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5 Tips You Shouldn’t Overlook When Starting an Optometry Practice

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Starting an optometry practice from the ground up can be the challenge of your life. It essentially means rolling up your sleeves and meeting the plethora of professional, persona, and financial challenges that comes with the task.

Regardless of the challenges, learning how to start an optometry practice and bringing your unique vision to life can be priceless. While there may be countless guides on "How to Start an Optometry Practice," most of these tools focus on the obvious aspects.

However, the following information provides helpful insight on five things you shouldn't overlook when starting an optometry practice.

Choose the Right Location when Starting an Optometry Practice

Whether you are selling cookies or high end frames, it's imperative to find a solid location. In the best case, you should find a location in an area with an underserved population and limited access to other optometry practices. At the same time, you can choose a location to create your own demand, such as:

  • Offering ocular disease management in a retirement community
  • Providing primary care in a college town
  • Offering vision therapy in a large school district

In either case, you should always ask yourself if the market is saturated or if there is substantial potential for growth.

Ditch the Paper & Invest in Electronic Health Records

When starting an optometry practice, it's vital to think about the long term and consider ways you can reduce your costs. Simply put, paper is extremely expensive and storage will quickly become an issue with limited office space.

To make matters worse, missing patient files can cause countless headaches, and there are few things more frustrating than poorly documented, illegible exam forms. As your practice grows, your patient records will be one of your more valuable assets.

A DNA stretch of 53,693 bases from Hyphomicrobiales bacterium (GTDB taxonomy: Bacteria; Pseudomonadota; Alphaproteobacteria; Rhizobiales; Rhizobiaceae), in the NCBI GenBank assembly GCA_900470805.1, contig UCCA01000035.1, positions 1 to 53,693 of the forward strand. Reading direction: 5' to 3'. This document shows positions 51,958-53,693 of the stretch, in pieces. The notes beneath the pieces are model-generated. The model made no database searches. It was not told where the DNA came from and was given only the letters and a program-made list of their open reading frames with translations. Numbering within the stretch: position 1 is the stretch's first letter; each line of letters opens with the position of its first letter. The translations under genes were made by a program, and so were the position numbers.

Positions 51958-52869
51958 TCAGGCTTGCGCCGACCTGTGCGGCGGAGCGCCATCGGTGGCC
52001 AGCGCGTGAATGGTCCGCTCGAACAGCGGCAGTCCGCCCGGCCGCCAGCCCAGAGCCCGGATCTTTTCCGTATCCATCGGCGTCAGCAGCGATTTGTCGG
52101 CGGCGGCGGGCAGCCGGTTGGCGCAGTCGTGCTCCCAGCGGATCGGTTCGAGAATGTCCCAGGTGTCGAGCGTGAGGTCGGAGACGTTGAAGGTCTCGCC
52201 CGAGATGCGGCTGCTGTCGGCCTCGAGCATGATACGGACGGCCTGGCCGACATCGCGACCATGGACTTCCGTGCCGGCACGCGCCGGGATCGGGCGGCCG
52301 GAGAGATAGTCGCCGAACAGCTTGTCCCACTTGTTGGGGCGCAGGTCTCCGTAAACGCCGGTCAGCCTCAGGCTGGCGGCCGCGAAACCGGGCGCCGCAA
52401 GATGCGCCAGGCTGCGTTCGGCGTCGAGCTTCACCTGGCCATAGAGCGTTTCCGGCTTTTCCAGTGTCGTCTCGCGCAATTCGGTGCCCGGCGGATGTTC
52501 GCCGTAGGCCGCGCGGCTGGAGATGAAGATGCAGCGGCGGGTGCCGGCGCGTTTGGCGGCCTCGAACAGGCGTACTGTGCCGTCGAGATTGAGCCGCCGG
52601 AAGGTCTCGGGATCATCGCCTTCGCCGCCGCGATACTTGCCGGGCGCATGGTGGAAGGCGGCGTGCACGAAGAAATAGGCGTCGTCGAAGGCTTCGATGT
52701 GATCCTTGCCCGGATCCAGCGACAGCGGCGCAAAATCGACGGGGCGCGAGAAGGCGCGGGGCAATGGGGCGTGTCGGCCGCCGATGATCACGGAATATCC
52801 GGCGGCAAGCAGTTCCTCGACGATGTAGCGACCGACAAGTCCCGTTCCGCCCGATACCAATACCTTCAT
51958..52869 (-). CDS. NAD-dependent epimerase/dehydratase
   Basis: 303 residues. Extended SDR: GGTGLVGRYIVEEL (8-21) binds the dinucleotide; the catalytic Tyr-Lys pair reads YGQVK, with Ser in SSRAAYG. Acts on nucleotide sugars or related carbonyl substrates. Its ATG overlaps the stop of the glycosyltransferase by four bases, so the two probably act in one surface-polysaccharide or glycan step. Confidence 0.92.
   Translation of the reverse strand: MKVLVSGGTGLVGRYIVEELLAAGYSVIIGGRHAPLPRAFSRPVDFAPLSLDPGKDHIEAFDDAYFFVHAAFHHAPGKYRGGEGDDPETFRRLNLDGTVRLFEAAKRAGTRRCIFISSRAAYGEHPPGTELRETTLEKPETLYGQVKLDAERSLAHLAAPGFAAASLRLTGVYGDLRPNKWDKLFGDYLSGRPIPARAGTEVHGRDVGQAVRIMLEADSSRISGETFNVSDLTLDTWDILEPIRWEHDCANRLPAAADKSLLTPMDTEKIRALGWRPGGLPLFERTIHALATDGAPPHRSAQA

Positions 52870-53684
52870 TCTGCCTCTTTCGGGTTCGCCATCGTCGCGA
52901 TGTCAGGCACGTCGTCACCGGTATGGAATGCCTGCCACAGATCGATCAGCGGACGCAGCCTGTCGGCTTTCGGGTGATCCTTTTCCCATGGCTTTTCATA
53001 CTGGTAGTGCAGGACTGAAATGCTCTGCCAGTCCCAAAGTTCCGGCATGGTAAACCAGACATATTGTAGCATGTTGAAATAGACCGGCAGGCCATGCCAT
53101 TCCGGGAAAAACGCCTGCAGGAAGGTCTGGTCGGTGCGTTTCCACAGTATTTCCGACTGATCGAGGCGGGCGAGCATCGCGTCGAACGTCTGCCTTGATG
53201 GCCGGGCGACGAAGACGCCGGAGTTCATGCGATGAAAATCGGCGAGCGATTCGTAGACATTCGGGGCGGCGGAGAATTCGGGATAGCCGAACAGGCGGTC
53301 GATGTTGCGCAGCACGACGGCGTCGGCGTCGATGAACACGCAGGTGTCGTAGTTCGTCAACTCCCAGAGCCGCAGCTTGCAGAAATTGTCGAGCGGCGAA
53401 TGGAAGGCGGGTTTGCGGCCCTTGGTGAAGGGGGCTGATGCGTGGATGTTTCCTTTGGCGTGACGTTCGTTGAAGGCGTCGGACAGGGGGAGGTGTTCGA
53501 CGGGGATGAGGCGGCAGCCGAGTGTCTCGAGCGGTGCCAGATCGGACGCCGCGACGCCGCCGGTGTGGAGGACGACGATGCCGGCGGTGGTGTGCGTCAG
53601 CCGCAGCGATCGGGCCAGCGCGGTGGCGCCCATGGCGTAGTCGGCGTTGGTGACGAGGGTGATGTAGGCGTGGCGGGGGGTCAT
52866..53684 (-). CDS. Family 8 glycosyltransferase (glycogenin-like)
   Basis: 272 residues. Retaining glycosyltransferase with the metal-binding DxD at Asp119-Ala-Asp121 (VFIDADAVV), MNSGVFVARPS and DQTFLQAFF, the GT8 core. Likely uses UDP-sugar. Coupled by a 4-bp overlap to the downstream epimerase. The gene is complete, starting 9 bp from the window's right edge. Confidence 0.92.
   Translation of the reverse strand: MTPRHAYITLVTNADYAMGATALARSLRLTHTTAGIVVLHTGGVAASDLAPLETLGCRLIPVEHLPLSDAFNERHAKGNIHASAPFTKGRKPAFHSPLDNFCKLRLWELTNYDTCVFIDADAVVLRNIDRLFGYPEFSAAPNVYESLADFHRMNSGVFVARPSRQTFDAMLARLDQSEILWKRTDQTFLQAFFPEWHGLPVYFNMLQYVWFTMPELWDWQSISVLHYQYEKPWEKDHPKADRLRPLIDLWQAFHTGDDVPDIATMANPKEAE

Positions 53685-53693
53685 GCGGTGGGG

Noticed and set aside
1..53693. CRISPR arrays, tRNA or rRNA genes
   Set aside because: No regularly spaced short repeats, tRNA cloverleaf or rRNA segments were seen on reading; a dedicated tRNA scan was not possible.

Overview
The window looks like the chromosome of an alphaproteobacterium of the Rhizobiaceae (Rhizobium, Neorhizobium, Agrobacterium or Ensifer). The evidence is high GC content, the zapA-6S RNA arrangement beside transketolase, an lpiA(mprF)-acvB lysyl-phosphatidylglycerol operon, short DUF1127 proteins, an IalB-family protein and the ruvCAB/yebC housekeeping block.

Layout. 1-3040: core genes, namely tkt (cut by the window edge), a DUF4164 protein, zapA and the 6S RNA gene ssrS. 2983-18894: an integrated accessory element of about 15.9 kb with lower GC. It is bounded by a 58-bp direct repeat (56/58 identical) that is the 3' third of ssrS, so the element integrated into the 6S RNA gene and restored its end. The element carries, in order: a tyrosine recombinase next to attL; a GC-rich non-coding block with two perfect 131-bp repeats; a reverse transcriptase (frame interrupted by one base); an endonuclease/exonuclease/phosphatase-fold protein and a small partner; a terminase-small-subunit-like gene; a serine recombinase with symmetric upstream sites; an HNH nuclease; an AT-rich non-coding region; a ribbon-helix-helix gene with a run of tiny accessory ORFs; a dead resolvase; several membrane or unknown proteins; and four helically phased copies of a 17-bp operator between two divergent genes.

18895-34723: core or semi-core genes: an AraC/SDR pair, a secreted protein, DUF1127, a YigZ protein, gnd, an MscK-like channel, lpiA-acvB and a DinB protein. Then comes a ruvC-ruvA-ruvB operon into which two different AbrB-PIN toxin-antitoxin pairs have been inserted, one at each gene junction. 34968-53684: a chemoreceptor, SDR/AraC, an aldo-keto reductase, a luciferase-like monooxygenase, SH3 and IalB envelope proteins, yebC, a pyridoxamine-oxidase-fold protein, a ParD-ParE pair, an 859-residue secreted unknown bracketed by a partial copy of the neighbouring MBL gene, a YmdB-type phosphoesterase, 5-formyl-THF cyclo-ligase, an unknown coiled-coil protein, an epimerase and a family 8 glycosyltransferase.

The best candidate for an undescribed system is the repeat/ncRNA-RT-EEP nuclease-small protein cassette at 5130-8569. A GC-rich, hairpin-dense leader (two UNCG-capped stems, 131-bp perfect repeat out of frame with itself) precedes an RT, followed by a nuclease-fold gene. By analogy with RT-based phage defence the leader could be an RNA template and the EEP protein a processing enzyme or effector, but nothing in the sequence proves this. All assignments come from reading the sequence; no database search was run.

As a result, it makes dollars and sense to invest in an electronic health record (EHR) system. Besides, the Centers for Medicaid and Medicare Services' EHR has made the transition to EHRs all but mandatory.

Create Intelligent Employee Policies

Your practice will only be as good as your people, so it's imperative to hire and train the best and the brightest. However, managing your staff is arguably the most difficult part of owning and starting an optometry practice.

One tip is to use written contracts with your employees that addresses:

  • Arbitration clauses
  • Class action waivers
  • Ownership of provisions and records
  • Confidentiality clauses

You should also create an employee handbook that clearly explains office policies, such as office hours, vacation rules, overtime, and payroll schedule. Everything in your employee handbook should be compliant with your respective state's labor laws.

Make sure to include a written policy on sexual harassment because it's good for business as well as required by the Supreme Court. Anytime a problem arises, it's best to address it immediately.